There was an antisemitic incident on my campus, here at McGill, about a week ago. But it wasn’t just antisemitic, it was explicitly anti-Zionist. And in my torn heart of wanting to stand in solidarity with all the people who might not be as fortunate as I am, I was shocked to realize that I might also not be as fortunate as I always assumed. And this is something I don’t want to admit. And I was shocked to realize that this was something I was struggling to admit.

Jews are safe, after all. Jews are strong! Jews are accepted! Maybe Israel isn’t, but Jews definitely are!

I want to believe this; I am white, after all. People can’t tell I’m Jewish. People don’t care that I’m Jewish. This is what I’ve always believed. I don’t wear any obvious religious garb or speak with an accent that singles me out or have a different skin color. There are so many people out there with bigger problems than my fear of antisemitism, right? Antisemitism is something of the past that only shaped my collective history and identity. Right?

Yet, it seems … this isn’t the case anymore.

I am a Zionist.

I will say it loud and clear, and I will never downplay my love for the country and my people. (As if people couldn’t tell this already.)

But, I am a two-state solution Zionist. I am a pro-peace Zionist. Yes. We exist. We are plentiful. We are possible. We are not a contradiction.

I do not support settlements. I do not support all of the policies Israel has taken on.

But I do, and always will, support a Jewish state in the land of Israel. Anyone who says that there should not be a Jewish state in the land of Israel is attacking the Jewish people – So many of whom are themselves out there, on the frontlines, supporting movements all the way from (believe it or not) BDS to grassroots peace organizations.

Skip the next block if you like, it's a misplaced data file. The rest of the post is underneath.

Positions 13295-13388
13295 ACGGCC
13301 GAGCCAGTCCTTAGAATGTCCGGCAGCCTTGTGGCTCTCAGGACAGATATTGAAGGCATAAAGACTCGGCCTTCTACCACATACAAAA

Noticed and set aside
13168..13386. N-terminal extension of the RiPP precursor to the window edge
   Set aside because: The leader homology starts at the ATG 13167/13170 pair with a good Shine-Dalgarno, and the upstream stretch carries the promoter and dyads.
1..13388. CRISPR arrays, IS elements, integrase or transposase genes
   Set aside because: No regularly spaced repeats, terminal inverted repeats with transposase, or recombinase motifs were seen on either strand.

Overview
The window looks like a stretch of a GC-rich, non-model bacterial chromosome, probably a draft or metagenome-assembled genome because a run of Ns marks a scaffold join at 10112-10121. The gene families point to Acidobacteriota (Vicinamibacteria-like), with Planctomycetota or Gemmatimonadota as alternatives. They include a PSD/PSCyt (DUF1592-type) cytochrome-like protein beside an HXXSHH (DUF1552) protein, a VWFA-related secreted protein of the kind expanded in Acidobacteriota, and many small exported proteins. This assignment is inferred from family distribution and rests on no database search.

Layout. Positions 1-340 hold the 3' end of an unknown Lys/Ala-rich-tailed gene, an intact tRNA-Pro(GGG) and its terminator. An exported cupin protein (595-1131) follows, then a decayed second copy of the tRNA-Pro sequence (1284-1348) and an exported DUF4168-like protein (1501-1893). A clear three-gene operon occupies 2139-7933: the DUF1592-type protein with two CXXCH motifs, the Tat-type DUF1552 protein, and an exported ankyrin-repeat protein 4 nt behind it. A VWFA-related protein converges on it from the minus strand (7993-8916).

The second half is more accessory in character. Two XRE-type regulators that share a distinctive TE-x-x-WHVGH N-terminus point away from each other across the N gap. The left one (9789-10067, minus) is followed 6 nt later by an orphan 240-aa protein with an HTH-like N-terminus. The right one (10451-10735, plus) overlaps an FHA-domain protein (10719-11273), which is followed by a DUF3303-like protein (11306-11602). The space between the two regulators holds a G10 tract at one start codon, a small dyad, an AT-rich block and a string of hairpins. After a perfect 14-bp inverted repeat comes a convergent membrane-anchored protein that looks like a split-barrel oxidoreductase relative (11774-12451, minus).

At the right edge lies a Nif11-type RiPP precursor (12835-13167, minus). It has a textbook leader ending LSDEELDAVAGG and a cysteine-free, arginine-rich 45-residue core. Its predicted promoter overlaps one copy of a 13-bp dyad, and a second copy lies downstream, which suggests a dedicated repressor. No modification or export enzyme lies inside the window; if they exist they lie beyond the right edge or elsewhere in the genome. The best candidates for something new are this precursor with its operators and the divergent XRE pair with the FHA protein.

So when someone says something anti-Zionist, and a debate is opened, I will be one of the first to join. And I will listen to you! And I ask that you listen to me, too. Because I have made it my personal mission in the last few years, and for as long as I live, to achieve as broad an understanding as I can from as many perspectives as I can hear.

But, what happens when I feel completely discredited and estranged as a liberal Jew? As someone supportive of human rights and peace for all?

What happens when I suddenly realize that I am in a position of illegitimacy only because my people are seen – all of us are seen – as the occupier, as the colonizer? And this all happens in seconds, in the moment we chose to speak in support of our right to a safe Jewish homeland

Yeah, this isn’t anything new. We Jews are used to this kind of antisemitism and anti-Israel sentiment, but now we are also being faced with neo-nazis and the like. And we are being shut down when we talk about antisemitism being a factor. We are told “don’t be so sensitive. This is just politics.” We are being attacked online by trolls, we are being accused of manipulating the media and manipulating politics and manipulating the entire freaking election.